Daniel Hopfer: Five German Soldiers (1530)
(Metropilitan Museum of Art, New York, USA)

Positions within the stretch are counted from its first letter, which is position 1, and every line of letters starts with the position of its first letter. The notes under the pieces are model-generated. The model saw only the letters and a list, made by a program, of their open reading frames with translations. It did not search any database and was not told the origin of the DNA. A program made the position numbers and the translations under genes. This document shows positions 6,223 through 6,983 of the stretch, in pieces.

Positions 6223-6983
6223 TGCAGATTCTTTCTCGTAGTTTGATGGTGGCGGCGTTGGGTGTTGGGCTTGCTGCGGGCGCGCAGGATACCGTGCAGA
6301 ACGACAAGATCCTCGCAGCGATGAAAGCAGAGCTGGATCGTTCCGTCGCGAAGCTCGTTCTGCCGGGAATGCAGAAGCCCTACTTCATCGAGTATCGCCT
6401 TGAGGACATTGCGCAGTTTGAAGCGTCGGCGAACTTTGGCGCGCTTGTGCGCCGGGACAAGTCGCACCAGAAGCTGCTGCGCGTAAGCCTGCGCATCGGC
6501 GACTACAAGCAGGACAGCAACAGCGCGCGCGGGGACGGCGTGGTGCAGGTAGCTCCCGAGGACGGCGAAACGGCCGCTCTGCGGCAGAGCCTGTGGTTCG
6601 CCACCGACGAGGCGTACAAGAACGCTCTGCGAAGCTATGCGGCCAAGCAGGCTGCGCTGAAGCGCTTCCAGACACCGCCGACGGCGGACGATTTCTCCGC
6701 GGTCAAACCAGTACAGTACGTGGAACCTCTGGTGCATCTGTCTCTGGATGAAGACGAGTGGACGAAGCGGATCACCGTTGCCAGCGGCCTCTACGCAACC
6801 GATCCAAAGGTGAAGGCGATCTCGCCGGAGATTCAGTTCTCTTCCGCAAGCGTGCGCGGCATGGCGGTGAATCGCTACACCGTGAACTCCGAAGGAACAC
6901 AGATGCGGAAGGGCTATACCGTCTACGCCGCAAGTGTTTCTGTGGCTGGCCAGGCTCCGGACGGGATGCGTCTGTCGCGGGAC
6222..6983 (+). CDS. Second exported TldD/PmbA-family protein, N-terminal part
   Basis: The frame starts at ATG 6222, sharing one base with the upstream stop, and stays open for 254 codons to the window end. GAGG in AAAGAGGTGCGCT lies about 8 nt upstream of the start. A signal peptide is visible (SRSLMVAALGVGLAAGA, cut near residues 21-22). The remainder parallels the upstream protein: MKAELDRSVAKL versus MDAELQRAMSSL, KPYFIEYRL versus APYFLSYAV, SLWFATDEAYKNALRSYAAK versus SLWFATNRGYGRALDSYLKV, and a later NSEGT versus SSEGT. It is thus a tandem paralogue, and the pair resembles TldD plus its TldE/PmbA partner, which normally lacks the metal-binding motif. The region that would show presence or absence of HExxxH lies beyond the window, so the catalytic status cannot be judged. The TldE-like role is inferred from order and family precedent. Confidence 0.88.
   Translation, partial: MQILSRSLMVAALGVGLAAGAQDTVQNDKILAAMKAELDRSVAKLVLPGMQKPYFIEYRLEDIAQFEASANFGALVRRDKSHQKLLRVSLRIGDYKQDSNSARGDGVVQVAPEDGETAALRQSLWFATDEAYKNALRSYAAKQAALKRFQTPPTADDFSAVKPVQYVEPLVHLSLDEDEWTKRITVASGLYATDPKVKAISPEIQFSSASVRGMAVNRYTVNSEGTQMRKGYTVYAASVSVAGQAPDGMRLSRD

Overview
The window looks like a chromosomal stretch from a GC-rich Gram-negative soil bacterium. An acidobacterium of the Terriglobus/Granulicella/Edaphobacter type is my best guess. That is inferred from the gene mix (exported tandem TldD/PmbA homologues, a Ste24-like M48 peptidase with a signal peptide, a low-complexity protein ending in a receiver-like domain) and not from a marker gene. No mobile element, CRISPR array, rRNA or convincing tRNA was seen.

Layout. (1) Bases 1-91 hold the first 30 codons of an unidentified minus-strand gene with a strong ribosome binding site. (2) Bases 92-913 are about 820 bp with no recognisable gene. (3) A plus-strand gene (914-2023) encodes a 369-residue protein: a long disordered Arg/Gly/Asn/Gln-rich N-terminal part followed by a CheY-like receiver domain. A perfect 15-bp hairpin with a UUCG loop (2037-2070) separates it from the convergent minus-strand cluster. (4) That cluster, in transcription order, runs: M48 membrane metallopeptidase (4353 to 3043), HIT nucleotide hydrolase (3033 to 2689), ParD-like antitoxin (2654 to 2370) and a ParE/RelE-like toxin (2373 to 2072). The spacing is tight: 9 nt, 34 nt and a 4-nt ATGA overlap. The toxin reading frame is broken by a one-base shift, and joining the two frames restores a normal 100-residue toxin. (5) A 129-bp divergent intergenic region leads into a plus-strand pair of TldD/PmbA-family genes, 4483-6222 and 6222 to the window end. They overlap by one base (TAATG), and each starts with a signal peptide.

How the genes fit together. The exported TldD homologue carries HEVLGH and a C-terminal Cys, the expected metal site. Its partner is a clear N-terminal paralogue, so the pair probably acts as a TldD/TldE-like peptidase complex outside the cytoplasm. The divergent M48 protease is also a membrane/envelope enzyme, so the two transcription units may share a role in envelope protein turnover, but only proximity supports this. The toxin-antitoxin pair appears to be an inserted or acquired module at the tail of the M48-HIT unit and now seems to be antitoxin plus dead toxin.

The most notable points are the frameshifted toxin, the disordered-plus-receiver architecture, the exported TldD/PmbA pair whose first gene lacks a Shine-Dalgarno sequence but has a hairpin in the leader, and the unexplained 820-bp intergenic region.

A nice engraving of 5 Landsknechts by the German artist Daniel Hopfer (1470-1536). Landsknechts were formed in 1487 on the orders of Holy Roman emperor Maximilian I as a response to the rise of the Swiss mercenaries. Swiss armies managed to defeat their neighbours such as the Habsburgs, Burgundian and Italian armies in several wars. As such Swiss infantry - fighting in deep column formation, armed with pike and halberd with massed-combat fighting as their favorite tactic - were the most dominant force on the battlefield in the 15th century. Many European powers hired Swiss mercenaries to fight for them (the Pontifical Swiss Guard, founded in 1506, at the Vatican is an exmample of this). Maximilian sought to counter the powerfull Swiss by creating a mercenary fighting force which was modeled after the Swiss but which he could use to bolster his own armies. Were the Swiss relied on hand-to-hand fighting and using little firearms, the landsknechts used more firearms in their ranks. On the battlefield the compact Swiss formations would first be reduced with firepower after which the Landsknecht pike blocks finished the remaining enemy infantry. At the Battle of Marignano (September 13–14, 1515), the Battle of Bicocca (27 April 1522) and the battle of Pavia (24 February 1525) the Swiss were decisively defeated by the German landsknechts who replaced them on the battlefield. The lnadsknechts remained an important force on the battlefield until the end of the 16th century when they were eventually replaced by regular soldiers. The print shows 5 landsknechts. From left to right: a landsknechts with a longsword, a Landsknecht with a transverse flute, a drummer, a standard bearer and a Halberdier (notice the short sword on his belt - a Katzbalger which was a the signature blade of the Landsknecht). The print also gives a good idea of the elaborate dress of the landsknechts with different-colored fabrics, slashed clothing, flat beret-type hats (called Tellerbarrets) with feathers and broad flat shoes. Because of the colorfull appaerance they were also a very popular subject in art. Engraving from 1530.